Children don’t need to knit or crochet to make amazing projects with yarn. With a little bit of creativity, you and your kids can make imaginative creations from yarn and some household objects! Colorful yarn, glue, paper or plastic cups, cardboard, buttons, safety scissors, and felt are all all of the supplies you need for an entire afternoon of fun crafting. These wrapped animals are just a few of the ideas we came up with.
But you don’t have to just make animals. With just yarn wrapping, we’ve also made bracelets and decorative vases. Try combining lots of different yarn colors and textures to make a truly exciting project. What yarn wrapping project will you create?
Want to keep your kids entertained and crafty this summer? Check out the children’s aisle of your local craft and hobby store. There you’ll find a wealth of kid-friendly craft kits. They usually come with everything you’ll need for the project, so you don’t have to worry about gathering supplies. Best of all, you can stock up on lots of different kits so that you’ll be ready for any rainy days, surprise visits, or anything else that comes up! Be sure to check out our Amigurumi Friends Kits for great stuffed toy, purse, and pillow craft projects — no knitting or crocheting required.
Looking for more kid-friendly craft ideas? I’ll be posting more projects in the coming weeks, so keep an eye on the blog!
Vanna’s Choice yarns are great to work with and easy care, but did you know that all the colors were expertly designed to go with each other? Jess and I decided to test the theory, and using Vanna’s Choice and Vanna’s Choice Baby we came up with over ten different color palettes! The options are endless, but these few color combinations are a great jumping off point. You can use them as they are, or pick as many colors as you need from each.
We started with the basics (note: captions list colors in order from left to right, top to bottom):
Then we picked palettes based off of individual colors (Greens, Neutrals, and Pinks):
Then we picked color themes (Muted, Deep, Brights):
We also picked seasonal colors (Winter, Spring, Summer, and Autumn):
You could also make your own entirely different Vanna’s Choice combos or themes. No matter what colors you pick from the line, they always look perfect together. The Vanna’s Choice Fan Club on Ravelry picks color themes and does swaps, knowing that no matter what they end up with, it’ll match perfectly. What are you favorite Vanna’s Choice color combos?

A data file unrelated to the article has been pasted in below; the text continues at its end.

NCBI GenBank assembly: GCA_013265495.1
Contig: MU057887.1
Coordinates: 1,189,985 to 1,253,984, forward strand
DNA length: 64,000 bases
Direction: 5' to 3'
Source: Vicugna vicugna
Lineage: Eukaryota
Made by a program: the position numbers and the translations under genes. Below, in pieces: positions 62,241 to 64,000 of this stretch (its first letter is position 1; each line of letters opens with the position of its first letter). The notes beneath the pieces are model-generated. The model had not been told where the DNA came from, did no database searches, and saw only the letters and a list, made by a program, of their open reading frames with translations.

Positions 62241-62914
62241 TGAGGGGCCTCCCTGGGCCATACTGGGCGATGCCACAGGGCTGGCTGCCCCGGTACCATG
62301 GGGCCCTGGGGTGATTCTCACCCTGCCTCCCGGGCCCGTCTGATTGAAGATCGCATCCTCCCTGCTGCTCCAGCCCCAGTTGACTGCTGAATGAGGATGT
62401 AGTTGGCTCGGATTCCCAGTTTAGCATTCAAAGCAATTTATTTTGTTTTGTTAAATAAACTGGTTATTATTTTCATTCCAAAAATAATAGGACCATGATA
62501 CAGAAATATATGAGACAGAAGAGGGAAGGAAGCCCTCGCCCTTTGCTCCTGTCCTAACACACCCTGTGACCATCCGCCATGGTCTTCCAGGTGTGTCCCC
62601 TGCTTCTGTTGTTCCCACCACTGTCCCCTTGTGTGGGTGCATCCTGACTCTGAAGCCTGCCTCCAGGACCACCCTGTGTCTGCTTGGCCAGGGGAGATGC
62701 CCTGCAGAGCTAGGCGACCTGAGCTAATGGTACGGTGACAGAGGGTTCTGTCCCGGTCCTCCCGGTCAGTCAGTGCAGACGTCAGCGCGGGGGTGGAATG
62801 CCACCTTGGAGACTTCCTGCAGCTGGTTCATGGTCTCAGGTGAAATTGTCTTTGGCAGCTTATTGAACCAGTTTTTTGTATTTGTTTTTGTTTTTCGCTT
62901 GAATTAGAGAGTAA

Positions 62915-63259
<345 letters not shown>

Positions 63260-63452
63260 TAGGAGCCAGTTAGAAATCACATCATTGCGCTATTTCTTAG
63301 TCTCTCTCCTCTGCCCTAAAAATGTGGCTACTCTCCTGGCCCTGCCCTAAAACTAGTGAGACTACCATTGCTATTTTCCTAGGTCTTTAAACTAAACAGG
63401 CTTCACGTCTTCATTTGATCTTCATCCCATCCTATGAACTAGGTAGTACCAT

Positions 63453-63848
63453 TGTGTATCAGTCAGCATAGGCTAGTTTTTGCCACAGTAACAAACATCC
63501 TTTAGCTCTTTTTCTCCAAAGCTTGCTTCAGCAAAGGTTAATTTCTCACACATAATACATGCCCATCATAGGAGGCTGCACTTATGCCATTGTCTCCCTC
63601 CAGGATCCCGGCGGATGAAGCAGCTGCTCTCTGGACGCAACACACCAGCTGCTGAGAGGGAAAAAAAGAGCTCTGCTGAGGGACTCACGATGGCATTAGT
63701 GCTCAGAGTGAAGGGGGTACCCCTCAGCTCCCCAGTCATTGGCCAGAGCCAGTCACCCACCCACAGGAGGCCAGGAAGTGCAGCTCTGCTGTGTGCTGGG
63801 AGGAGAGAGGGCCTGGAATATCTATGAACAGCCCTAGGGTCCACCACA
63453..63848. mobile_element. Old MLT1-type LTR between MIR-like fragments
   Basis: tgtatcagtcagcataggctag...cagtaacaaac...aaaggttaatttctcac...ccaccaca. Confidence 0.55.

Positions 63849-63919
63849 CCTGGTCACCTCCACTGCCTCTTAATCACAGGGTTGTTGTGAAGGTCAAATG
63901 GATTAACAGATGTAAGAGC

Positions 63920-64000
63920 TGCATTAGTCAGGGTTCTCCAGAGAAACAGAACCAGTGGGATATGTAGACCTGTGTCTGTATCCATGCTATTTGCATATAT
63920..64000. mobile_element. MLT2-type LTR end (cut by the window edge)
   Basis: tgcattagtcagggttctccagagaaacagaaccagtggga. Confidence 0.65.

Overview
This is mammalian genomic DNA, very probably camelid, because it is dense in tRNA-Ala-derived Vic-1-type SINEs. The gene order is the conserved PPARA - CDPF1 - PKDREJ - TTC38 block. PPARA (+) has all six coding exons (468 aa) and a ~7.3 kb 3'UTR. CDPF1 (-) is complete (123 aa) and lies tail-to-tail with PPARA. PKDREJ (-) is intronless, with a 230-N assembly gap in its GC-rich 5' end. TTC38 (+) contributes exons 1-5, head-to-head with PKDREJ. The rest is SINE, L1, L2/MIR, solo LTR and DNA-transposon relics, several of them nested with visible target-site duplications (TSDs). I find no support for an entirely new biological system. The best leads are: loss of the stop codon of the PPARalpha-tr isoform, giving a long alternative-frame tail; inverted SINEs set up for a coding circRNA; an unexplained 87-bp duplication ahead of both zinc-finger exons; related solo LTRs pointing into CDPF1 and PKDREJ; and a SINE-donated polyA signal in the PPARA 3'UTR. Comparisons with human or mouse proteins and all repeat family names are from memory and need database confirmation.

Yesterday, I received two skeins of yarn as gifts for our Lion Brand archives. One of the skeins was Lion Brand Tweed Look, which was a four-ply knitting worsted yarn that was a Sayelle 100% Dupont Orlon. The yarn was machine washable and dryable and had a fantastic tweed look. I believe this yarn made its début in the late 1970’s and was extremely unique for its time due to the fact that most four ply yarns were considered a commodity, while this yarn had a unique tweed-like effect.
I was most excited about the second skein I received because it was one that I have never seen before. The yarn is called Glitter Knit and the put-up (the way the ball is shaped) and packing on this yarn are truly unique. Although we have had other yarns called “Glitter Knit” in our line throughout the years, this one was one I wasn’t familiar with; in addition to the put-up and interesting logo on the package, it also has an interesting fiber content. It is a 2 oz. skein that contains 87% wool and 13% tinsel. This skein is also special to me because it dates back to 1954, the year I was born.
Today, we have Vanna’s Glamour which is comparable to the vintage Glitter Knit, and over the summer, we’ll be introducing a new product that is like a modern take on Tweed Look. It’s interesting to see how everything comes full circle over the years!
Do you have photos of vintage Lion Brand yarns you want to share with us? E-mail the blog at email@example.com and show us!
You loved our shawl pin in the last Lion Design catalog, so we have just added a couple more to our store!
These beautiful wood shawl pins add a touch of sophistication to your shawl, scarf, or wrap — and these fair-trade pins are made from found hardwood, meaning that no trees are chopped down to make them! Click on the photos below for more info & to order!
|Shawl Stick (Light)||Shawl Stick (Dark)|
|Shawl Pin (Dark)|
I think they really make even the simplest shawl pop.
Pair your new pin with a classic project like this Crochet Afternoon Breeze Shawl for a great look this spring:
Today’s guest post is by Nancy, our webmaster, who has spearheaded Lion Brand’s efforts to provide access to our patterns and resources for blind and visually impaired knitters and crocheters.